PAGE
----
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Diwali is incomplete without performing the Lakshmi Puja, which is held every year in various parts of India. The Hindu occasion is held to worship goddess Lakshmi during the month of Kartik and on the third day of Diwali or Deepavali. As per Hindu beliefs, the deity is said to bring prosperity and wealth to all family members and bestows her blessings upon them.
Read on to learn more about Lakshmi Puja 2022, its dates, celebration, and significance in India.
Why is Lakshmi Puja celebrated?
It is believed that the goddess of wealth and prosperity visits her devotees to bestow good fortune and blessings upon them. Since the occasion falls on Amavasya (a new moon day) and the third day of Diwali, it is considered a festive day.
West Bengal and its neighbouring eastern states of Assam and Odisha celebrate Lakshmi Puja or Lokkhi Puja on a full moon day, 5 days after Vijaya Dashami. Meanwhile, in Madhya Pradesh, Gujarat and other parts of India, Lakshmi Puja is celebrated on the day of Diwali. Devotees keep their homes clean to welcome the goddess and decorate them with colourful rangolis and beautiful lighting.
In some Hindu families, this day is also dedicated to the women of the household as they are considered the embodiment of the goddess. Prayers are offered to goddess Lakshmi and Lord Ganesh, after which most of the festivities begin.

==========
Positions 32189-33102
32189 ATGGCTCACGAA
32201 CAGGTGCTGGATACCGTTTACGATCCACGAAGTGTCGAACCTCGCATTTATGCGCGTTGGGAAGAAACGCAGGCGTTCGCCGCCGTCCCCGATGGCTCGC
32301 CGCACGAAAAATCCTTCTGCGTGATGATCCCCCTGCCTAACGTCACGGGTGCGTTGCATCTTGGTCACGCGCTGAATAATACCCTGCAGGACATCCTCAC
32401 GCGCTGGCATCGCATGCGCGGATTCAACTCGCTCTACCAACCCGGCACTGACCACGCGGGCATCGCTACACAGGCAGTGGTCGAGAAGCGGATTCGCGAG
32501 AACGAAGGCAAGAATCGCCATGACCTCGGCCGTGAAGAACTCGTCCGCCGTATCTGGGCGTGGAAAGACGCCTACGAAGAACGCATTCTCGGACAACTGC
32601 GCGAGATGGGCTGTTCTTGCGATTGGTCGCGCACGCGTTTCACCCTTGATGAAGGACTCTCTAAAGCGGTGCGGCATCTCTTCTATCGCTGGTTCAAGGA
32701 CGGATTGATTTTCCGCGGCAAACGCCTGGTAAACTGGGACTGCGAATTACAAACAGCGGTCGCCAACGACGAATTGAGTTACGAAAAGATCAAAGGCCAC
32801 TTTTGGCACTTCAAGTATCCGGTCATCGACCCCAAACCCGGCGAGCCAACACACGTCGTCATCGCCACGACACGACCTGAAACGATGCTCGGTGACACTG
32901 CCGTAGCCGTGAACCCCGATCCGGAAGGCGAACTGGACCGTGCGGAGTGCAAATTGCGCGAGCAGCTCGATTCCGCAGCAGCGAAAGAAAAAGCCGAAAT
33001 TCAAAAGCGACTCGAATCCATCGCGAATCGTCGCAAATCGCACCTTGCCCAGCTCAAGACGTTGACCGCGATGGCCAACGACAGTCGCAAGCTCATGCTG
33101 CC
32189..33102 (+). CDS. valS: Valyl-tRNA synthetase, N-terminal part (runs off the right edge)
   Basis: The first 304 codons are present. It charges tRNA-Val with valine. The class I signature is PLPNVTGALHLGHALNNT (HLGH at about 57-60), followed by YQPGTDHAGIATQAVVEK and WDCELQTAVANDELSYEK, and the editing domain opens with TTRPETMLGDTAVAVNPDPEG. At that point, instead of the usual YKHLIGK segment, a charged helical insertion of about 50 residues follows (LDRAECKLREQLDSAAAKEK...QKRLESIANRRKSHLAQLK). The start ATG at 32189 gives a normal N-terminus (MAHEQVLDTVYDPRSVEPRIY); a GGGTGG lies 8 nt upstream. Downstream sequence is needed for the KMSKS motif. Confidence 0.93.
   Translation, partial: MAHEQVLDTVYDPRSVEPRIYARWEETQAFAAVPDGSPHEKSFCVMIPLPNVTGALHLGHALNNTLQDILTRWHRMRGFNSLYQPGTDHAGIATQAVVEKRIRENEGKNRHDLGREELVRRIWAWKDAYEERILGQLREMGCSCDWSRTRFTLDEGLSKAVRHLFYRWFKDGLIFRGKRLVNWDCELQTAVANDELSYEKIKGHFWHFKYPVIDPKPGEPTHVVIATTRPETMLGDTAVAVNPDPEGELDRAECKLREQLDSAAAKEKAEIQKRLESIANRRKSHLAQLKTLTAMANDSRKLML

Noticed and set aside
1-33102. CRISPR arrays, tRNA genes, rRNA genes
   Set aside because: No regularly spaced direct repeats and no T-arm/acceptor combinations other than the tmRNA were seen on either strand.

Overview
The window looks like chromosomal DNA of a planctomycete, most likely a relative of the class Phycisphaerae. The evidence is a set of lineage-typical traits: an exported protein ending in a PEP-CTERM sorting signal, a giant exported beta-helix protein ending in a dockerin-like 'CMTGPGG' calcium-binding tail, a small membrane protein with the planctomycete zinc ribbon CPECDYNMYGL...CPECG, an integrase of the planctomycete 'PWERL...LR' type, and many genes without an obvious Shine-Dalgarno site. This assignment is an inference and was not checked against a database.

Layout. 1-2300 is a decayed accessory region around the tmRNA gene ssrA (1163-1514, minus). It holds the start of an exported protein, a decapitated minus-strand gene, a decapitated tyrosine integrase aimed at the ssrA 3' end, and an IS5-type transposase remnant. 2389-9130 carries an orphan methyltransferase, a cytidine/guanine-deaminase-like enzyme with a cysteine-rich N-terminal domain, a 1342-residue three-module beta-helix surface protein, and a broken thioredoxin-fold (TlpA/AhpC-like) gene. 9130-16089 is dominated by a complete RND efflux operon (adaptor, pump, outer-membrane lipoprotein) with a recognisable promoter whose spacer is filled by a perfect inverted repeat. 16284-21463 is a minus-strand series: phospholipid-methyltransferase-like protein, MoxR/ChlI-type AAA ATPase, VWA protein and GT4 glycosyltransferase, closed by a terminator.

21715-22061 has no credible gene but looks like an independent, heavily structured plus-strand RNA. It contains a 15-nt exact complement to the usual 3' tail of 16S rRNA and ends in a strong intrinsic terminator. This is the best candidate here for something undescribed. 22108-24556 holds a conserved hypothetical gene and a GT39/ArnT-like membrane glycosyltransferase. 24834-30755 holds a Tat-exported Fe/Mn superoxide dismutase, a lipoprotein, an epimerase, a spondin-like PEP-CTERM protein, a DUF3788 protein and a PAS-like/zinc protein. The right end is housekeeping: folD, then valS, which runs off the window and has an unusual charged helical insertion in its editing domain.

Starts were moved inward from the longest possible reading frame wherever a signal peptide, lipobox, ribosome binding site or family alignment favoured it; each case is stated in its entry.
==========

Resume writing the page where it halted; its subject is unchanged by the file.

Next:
Lakshmi Puja date and time 2022
Lakshmi Puja is held at the time of Pradosh Kaal, which begins after sunset. This year Lakshmi Puja will be celebrated on Monday, 24 October 2022. Lakshmi Puja muhurat is from 07:26 PM to 08:39 PM.
Pradosh Kaal – 06:10 PM to 08:39 PM
Vrishabha Kaal – 07:26 PM to 09:26 PM
Amavasya Tithi Begins – 05:27 PM on 24 October 2022
Amavasya Tithi Ends – 04:18 PM on 25 October 2022
How is Lakshmi Puja celebrated across India?
Devotees clean their houses and worship Goddess Lakshmi and Lord Ganesha together. Ganesha is the lord of wisdom, intellect, and the remover of obstacles; meanwhile, Lakshmi is the goddess of wealth, fortune and prosperity.
Earthen lamps are lit and placed in the house to prepare for Lakshmi Puja and Diwali and attract the goddess of wealth and prosperity. Most people also visit their relatives and friends and exchange sweets and gifts on this occasion.
Bursting crackers and fireworks are also part of the tradition to ward off evil spirits. Hindus also commemorate Lakshmi puja to mark the date of the Diwali festival and to initiate new things such as purchasing new electronics or starting new projects. Per the scriptures, it is vital to please the goddess Lakshmi because she holds power to our prosperity.